Conference on Militancy, Border Security, and Democracy in North Africa and the Sahel

, 9:30am –
Washington, DC, USA

The African Peacebuilding Network (APN), in collaboration with the Carnegie Endowment for International Peace (CEIP) and the National Endowment for Democracy (NED), held a one-day conference on “Militancy, Border Security, and Democracy in North Africa and the Sahel.” The event, held February 24th, 2016, in Washington DC, brought together scholars, policymakers, practitioners, diplomats, and reporters from Africa, the Middle East, and the United States to engage in discussions examining security and governance challenges in the Maghreb-Sahel, especially those concentrated along national boundaries. Special emphasis was placed on Algeria, Libya, Mali, Mauritania, Nigeria, and Tunisia.

The conference consisted of several panels focusing on the permeability of borders, economic marginalization, and political vacuums in the hinterlands of North African states, with special emphasis on Algeria, Libya, Mali, Mauritania, Nigeria, and Tunisia. These challenges were seen as being responsible for transforming border communities into epicenters of identity-driven politics, militancy, violent conflict, and organized transnational crime. Attention was paid to security forces operating against militant insurgencies in peripheral regions and transnational jihadist militancy, both of which have penetrated the Sahara and threatened state borders. Challenges also include the issue of smuggling and illicit economic activities, as well as continued social and political discontent. The issue of corruption was also discussed, as were the risks that countries, such as Mauritania, remain exposed due to insurgency and violence, including the spread of jihadist ideologues at an astonishing rate.

Two presentations were made by APN alumni: collaborative working group grantee Dr. Charles Ukeje (2014) and APN postdoctoral fellow Dr. Gbemisola Animasawun (2015). Also in attendance was APN advisory board member Professor Ismail Rashid, who served as a moderator.

Audience members represented a wide range of universities and international offices, as well as regional organizations and institutions, including:

Al Jazeera
American University
Bureau of Population, Refugees, and Migration
Carnegie Corporation of New York
Center for Strategic and International Studies
Center for the Study of Islam and Democracy
Congressional Research Service
Council on American Islamic Relations
Delegation of the European Union to the US
Embassy of Egypt
Embassy of France
Embassy of Morocco
Embassy of Tunisia
Foreign and Commonwealth Office, United Kingdom
Freedom House
Georgetown University
George Washington University
Hudson institute
Howard University
International Crisis Group
International Institute for Strategic Studies
Libyan American Public Affairs Council
Maghreb Arab Press
Middle East Institute
Moroccan American Center for Policy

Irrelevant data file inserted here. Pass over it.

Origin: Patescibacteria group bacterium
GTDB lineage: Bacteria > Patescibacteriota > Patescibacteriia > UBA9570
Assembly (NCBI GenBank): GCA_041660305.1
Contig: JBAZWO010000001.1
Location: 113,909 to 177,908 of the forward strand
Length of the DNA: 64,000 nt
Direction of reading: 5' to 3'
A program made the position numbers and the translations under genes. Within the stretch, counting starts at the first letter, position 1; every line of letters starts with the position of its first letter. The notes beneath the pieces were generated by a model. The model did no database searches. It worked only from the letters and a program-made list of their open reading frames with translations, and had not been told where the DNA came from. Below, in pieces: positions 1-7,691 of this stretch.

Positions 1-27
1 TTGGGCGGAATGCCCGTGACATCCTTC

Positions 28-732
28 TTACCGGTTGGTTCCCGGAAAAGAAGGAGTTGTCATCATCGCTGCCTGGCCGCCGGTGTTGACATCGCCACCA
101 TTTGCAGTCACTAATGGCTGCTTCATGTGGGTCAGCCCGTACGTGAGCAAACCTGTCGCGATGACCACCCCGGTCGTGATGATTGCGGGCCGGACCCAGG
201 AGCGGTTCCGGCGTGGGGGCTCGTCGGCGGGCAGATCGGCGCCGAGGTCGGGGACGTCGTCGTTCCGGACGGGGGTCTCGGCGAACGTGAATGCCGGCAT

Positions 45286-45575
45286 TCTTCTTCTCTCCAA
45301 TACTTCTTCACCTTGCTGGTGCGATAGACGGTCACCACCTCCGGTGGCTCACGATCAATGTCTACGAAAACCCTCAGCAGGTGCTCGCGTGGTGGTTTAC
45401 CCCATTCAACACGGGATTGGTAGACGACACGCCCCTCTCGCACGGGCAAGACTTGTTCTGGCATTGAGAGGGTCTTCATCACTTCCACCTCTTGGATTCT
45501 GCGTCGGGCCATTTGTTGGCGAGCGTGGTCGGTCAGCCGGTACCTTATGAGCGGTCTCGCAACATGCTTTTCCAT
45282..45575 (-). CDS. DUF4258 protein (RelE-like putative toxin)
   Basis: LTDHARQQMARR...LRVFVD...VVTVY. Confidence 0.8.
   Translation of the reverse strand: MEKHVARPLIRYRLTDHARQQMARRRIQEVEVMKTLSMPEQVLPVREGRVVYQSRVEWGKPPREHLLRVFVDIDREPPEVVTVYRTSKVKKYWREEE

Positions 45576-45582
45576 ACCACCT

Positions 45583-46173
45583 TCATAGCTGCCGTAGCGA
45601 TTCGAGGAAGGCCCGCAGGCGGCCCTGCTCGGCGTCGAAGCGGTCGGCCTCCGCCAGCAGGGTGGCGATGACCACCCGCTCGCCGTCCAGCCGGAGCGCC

McDaniel College
National Democratic Institute
Project on Middle East Democracy
Search for Common Ground
Tahrir News
United States Institute of Peace
U.S. Army
U.S. Commission on International Religious Freedom
U.S. Department of Defense
U.S. Department of Justice
U.S. Department of State
United Nations Department of Peacekeeping Operations
Woodrow Wilson International Center for Scholars
World Bank

The keynote address was given by John Desrocher, U.S. Deputy Assistant Secretary of State for Egypt and Maghreb Affairs. He spoke about the fluidity of security threats in the region and the drain on resources in the Sahel, as well as increased economic competitiveness and trade that allow groups to exploit vulnerable populations. Desrocher also gave a broad overview of the US State Department’s work in stabilizing the security situation in northern Mali and Libya. He stressed the need for political accords, the advancement of institutions and development goals, democratic transitions, and unity governments.

Calls were also made by panelists to produce holistic, long-term approaches to effectively tackle cross-border violence by extremist groups affiliated with, or pledging allegiance to, transnational Islamist terrorist organizations. There was expressed need for mutual cooperation between northern and West African states and the donor community, as well as partnership between state leaders. One panelist urged state leaders to work with traditional and religious elites in order to secure spaces and humanize security. Emphasis was also placed on creating strategies to incentivize education and help bolster the economic, political, and social landscape in the region.

By the end, participants called for more action to deradicalize populations and connect the state with the citizenry in the Sahel and Mahgreb regions. As Dr. Ukeje said, “The state is still alive; it might not be well, but the connection to the citizenry must be there.” Panelists felt the need for more robust understanding of how these current problems have festered and developed over the long-term. It was agreed that researchers must interact more with policymakers and practitioners in order to make better-informed decisions and policy actions.

Photos from this event can be seen on APN’s Flickr page.

Full video footage of the event is available for viewing here.